Tuesday, 5 July 2016


Sunday, over a week ago, I had the absolute pleasure of a tour around Cherhill. It was a proper XC loop, with wide bridleways, gorgeous sweeping Wiltshire plains and a fair amount of sunshine. I wish I had written this blog sooner, for the fine details have been lost a little with the passing of time, but the great company of Tony, Stewart and Bruce will not be forgotten.

We had a great guide in Stewart, who grew up in the area and gave us a proper tourist excursion. It is always fabulous to hear details of an area and put context to buildings with stories. Tales of zebra-striped white horses, being lowered down a well and his childhood made us all smile.

Flowering grasses danced in the wind as yellowhammers fluttered in hedges singing their strange 'a-little-bit-of-bread-with-no-cheeeeeese' ditty. There is always something spellbinding about the Wiltshire rolling hills.

Maybe that's why there are so many spiritual sites. Having never heard of Avebury, I was shocked to find it such a majestic place, with huge standing stones dominating the village. Even with the weekend tourists buzzing the area, it was quite magical to walk amongst the stones and feel their surface. Geologist and National Trust volunteer Bruce was a great fountain of knowledge. We will return soon, to take much more time here.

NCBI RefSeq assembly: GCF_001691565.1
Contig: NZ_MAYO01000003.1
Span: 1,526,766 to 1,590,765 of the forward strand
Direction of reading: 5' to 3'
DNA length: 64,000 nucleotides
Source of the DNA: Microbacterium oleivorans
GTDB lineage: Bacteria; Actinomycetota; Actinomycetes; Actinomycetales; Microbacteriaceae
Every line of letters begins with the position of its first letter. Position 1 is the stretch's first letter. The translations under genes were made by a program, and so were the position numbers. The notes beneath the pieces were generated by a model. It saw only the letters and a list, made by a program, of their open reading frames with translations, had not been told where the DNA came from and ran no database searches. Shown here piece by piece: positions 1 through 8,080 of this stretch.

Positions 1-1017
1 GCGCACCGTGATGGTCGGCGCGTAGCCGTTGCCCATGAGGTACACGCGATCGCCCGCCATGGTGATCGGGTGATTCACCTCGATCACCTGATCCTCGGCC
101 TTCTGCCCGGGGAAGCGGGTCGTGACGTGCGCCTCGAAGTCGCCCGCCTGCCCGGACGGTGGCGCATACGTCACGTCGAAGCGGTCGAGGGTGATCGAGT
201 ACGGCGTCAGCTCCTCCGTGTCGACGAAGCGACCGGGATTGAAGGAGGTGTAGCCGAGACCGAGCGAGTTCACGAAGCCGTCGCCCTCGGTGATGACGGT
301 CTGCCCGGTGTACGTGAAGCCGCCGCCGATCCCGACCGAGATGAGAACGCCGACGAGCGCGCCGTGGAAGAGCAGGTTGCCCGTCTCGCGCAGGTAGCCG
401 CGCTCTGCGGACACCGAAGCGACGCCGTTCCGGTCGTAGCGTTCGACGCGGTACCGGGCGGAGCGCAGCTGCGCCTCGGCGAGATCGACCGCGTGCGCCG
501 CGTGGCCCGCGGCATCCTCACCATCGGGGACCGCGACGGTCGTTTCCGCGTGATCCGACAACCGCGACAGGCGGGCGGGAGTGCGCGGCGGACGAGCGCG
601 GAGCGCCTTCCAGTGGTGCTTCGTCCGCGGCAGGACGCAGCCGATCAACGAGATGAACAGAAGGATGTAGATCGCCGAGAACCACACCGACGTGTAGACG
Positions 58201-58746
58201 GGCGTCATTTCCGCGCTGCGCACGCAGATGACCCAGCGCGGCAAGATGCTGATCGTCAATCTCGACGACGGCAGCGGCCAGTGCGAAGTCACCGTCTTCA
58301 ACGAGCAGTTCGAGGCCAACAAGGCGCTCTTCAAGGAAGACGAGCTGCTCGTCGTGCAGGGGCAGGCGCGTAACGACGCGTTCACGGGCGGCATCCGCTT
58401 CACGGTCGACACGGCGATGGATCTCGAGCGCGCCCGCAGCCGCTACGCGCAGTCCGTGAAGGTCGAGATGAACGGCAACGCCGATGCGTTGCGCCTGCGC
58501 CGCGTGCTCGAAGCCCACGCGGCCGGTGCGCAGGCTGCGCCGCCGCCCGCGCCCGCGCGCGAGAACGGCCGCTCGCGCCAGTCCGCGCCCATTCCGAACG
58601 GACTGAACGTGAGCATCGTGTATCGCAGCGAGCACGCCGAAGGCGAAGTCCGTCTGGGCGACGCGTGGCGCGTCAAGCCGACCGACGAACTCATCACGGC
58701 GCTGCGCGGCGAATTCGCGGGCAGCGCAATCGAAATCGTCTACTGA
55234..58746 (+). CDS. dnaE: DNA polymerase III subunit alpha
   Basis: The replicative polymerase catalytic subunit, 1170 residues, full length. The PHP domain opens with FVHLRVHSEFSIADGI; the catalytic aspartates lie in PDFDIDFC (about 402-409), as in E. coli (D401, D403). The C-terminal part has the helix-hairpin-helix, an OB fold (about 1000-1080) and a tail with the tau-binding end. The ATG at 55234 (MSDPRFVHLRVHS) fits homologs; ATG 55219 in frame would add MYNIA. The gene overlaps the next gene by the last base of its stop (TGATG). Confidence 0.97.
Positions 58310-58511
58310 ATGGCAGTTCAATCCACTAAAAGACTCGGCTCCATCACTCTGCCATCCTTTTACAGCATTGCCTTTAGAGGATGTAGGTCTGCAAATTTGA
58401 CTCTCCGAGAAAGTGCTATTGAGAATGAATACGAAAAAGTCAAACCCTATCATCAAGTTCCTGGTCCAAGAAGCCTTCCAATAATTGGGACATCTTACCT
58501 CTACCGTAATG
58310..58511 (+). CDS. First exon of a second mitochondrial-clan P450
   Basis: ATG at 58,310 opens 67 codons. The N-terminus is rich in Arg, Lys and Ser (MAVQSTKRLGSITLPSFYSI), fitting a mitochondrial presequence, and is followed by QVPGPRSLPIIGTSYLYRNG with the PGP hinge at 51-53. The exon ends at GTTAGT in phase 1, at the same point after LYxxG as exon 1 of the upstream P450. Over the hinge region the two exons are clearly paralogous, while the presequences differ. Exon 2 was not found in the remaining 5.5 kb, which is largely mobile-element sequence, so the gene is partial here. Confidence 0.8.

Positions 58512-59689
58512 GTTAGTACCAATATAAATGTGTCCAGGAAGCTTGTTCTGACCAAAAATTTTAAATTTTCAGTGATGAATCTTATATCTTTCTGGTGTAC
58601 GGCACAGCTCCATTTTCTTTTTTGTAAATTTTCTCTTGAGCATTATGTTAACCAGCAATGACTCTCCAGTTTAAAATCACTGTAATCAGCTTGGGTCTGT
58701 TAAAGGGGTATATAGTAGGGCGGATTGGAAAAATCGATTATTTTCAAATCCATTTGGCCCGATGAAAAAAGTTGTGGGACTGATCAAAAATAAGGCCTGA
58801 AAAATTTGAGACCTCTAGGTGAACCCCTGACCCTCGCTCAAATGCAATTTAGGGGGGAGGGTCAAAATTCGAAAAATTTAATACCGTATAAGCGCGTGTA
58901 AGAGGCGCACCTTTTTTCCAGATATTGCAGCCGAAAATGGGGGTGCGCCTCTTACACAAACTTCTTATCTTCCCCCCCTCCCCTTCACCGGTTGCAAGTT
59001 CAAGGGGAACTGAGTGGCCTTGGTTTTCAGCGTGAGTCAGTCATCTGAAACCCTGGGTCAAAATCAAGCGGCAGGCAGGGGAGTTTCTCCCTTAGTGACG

It was also great to bump into my morris-dancing friend Phil and his side (I think that's the correct terminology), watching them entertain the crowds outside the cafe as they keep a small part of folk tradition alive.

The sheep were mostly non-plussed by tourists, cameras or, well, anything, as they chilled in the shelter of the stones.

The trails were a mix of woodland climbs, gravel byways, some singletrack and grassy meadows. 

Wild geraniums accentuated the field edges, the verges spilling over into the monoculture of crops and grazing pasture.

There are a high density of tracks in the locality, the Ordnance Survey mapping criss-crossed with long dashed lines, so different to home. Everywhere we went it seemed blue bridleway markers were evident. With so much open space and permissive riding, there seems little trail conflict, with plenty of room for bikes, walkers and horses. 

The skies began to darken toward the end of the ride, as we crested the Down, the wind rolling around the hillsides and rippling the grass as we looked back over the route we had ridden.

There was one final descent left, a fun steep grassy trail, past the Cherhill White Horse and down to the gravel road, and an optional drop, at the bottom. 

It had been a magical day's riding, and I can't wait to get back under the big skies in this open space, maybe on a multiday trip, travelling South and taking in a tour of the military roads of Imber when they are next open to the public.